In order to establish that a fact is or cannot be genuinely disputed, a party must (a) cite to specific parts of the record-including deposition testimony, documentary evidence, affidavits or declarations, or other competent evidence-in support of its position, or (b) demonstrate that the materials relied upon by the opposing party do not actually establish the absence or presence of a genuine dispute. Fed.R.Civ.P. 56(c)(1). Conclusory assertions offered without any factual basis in the record cannot create a genuine dispute sufficient to survive summary judgment. See Ass'n of Flight Attendants-CWA, AFL-CIO v. Dep't of Transp., 564 F.3d 462, 465-66 (D.C. Cir. 2009). Moreover, where “a party fails to properly support an assertion of fact or fails to properly address another party's assertion of fact, ” the district court may “consider the fact undisputed for purposes of the motion.” Fed.R.Civ.P. 56(e).

         When faced with a motion for summary judgment, the district court may not make credibility determinations or weigh the evidence; instead, the evidence must be analyzed in the light most favorable to the non-movant, with all justifiable inferences drawn in its favor. Liberty Lobby, 477 U.S. at 255. If material facts are genuinely in dispute, or undisputed facts are susceptible to divergent yet justifiable inferences, summary judgment is inappropriate. Moore v. Hartman, 571 F.3d 62, 66 (D.C. Cir. 2009). In the end, the district court's task is to determine “whether the evidence presents a sufficient disagreement to require submission to a jury or whether it is so one-sided that one party must prevail as a matter of law.” Liberty Lobby, 477 U.S. at 251-52. In this regard, the non-movant must “do more than simply show that there is some metaphysical doubt as to the material facts, ” Matsushita Elec. Indus. Co., Ltd. v. Zenith Radio Corp., 475 U.S. 574, 586 (1986); “[i]f the evidence is merely colorable, or is not significantly probative, summary judgment may be granted.” Liberty Lobby, 477 U.S. at 249-50 (internal citations omitted).

         III. DISCUSSION

         The Court will first explain the supplemental evidence that Plaintiff has submitted after the Court's October 24, 2016 Opinion, and then discuss the implications of that new evidence for the Court's final resolution of Plaintiff's motion for summary judgment.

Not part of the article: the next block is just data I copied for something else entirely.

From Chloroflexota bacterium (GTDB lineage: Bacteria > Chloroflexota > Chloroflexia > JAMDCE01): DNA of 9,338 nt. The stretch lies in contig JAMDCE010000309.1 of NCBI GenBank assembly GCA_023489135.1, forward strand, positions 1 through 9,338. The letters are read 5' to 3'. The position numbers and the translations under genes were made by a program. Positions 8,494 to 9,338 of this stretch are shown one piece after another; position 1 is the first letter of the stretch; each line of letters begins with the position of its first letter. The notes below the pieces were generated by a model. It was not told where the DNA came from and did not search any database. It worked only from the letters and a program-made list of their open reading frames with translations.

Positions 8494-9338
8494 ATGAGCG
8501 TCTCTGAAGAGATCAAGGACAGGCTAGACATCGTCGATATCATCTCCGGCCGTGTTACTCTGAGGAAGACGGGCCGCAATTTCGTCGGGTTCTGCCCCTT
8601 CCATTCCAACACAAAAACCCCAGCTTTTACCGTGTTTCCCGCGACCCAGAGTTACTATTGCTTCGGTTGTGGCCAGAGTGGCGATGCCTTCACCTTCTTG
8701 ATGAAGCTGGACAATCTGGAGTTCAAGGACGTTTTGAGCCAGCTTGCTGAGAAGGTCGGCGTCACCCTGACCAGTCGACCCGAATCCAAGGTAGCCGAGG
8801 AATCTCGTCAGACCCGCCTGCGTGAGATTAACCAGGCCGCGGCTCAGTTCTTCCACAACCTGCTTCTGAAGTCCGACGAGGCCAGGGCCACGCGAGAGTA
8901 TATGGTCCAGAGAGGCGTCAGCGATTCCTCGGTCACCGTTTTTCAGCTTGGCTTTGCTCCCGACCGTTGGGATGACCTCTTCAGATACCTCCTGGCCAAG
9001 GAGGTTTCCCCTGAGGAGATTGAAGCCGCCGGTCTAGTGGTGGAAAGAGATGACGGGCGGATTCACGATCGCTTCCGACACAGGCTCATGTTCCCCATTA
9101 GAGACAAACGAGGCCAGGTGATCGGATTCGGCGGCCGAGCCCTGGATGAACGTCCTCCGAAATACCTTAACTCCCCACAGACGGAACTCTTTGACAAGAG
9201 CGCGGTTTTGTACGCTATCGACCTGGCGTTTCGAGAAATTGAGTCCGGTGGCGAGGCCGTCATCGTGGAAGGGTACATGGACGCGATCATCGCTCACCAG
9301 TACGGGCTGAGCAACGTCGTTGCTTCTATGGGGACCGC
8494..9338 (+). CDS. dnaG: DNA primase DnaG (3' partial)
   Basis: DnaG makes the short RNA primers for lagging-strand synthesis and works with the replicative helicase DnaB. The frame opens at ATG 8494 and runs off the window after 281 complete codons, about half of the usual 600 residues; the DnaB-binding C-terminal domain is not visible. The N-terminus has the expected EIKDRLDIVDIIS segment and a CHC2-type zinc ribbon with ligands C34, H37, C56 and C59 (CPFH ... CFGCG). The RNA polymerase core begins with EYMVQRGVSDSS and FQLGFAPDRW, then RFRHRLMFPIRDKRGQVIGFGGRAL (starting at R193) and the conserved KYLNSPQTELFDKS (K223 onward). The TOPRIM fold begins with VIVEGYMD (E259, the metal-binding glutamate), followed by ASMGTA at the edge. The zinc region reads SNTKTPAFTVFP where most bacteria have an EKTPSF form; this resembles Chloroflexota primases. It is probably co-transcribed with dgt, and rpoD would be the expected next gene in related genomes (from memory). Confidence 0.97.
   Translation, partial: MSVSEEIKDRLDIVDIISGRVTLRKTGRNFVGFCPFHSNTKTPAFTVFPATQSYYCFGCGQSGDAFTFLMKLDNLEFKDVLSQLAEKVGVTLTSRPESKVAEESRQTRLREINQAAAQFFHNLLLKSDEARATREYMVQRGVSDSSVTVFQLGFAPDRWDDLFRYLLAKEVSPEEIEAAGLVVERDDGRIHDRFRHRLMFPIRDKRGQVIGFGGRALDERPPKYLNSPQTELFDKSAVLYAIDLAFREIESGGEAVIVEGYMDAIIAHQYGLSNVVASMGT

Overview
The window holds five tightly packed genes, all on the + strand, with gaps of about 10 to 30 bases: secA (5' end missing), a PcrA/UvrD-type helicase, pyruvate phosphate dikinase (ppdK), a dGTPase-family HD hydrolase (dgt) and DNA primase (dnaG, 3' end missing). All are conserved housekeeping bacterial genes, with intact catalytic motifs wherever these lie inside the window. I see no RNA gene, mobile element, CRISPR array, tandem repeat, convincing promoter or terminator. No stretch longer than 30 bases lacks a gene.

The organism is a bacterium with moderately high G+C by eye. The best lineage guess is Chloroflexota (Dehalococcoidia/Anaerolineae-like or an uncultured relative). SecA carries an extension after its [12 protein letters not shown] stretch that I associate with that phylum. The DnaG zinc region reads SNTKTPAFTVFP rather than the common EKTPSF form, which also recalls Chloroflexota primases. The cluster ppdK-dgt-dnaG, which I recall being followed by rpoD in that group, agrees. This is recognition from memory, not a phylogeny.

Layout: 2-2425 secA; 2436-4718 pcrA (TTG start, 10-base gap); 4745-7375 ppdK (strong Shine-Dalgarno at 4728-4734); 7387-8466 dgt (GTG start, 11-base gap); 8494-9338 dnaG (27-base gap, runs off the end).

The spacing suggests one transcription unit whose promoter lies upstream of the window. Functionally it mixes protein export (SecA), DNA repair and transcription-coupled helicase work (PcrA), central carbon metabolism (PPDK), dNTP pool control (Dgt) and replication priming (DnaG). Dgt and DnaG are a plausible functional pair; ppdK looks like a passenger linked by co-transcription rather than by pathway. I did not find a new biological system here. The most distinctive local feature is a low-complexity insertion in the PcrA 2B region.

A. Plaintiff's Supplemental Evidence

         As explained in the Court's October 24, 2016 Opinion, nearly Defendants' entire Opposition to Plaintiff's motion for summary judgment is devoted to the argument that the declarations of Claudia Schlosberg and FBI agents Heidi Hansberry and Nicholas J. Phend are inadmissible hearsay and therefore incompetent summary judgment evidence. Defs.' Opp'n at 8-10. The Court considered that argument in its prior Opinion and agreed that certain discrete statements in the declarations of agent Hansberry and Phend were not competent summary judgment evidence. First, the Court held that agent Hansberry's references to statements allegedly made by third-party physicians to FBI agents during the FBI's investigation of Dynamic Visions were hearsay. Agent Hansberry stated that those physicians had told FBI agents that signatures purporting to be theirs on Dynamic Visions' records were forged. The Court gave Plaintiff an opportunity to present the declarations of the physicians themselves.

         Plaintiff has now done so, providing the declarations of Georges Awah, MD, Raj Mathur, MD and Marc Schlosberg, MD. ECF Nos. 115-1 (“Awah Decl.”), 115-2 (“Mathur Decl.”), 115-3 (“Schlosberg Decl.”). Doctor Awah states that he was contacted by FBI Agent Phend on April 8, 2015, about the authenticity of signatures purporting to be his on plans of care associated with Medicaid recipient 1714. Awah Decl. ¶ 2. He states that Agent Phend faxed three such records to him, that he reviewed those records, and that the signatures on two of the three records were not his. Id. ¶¶ 3-5. Doctor Mathur similarly states that he was contacted by Agent Hansberry on April 19, 2015, about the authenticity of signatures purporting to be his on plans of care associated with Medicaid recipient 4435. Mathur Decl. ¶ 2. He states that Agent Hansberry faxed seven such records to him, that he reviewed those records, and that the signatures on four of the seven records were not his. Id. ΒΆΒΆ 3-5. Finally, Doctor Schlosberg states that he was contacted by Agent Phend on April 7, 2015, about the ...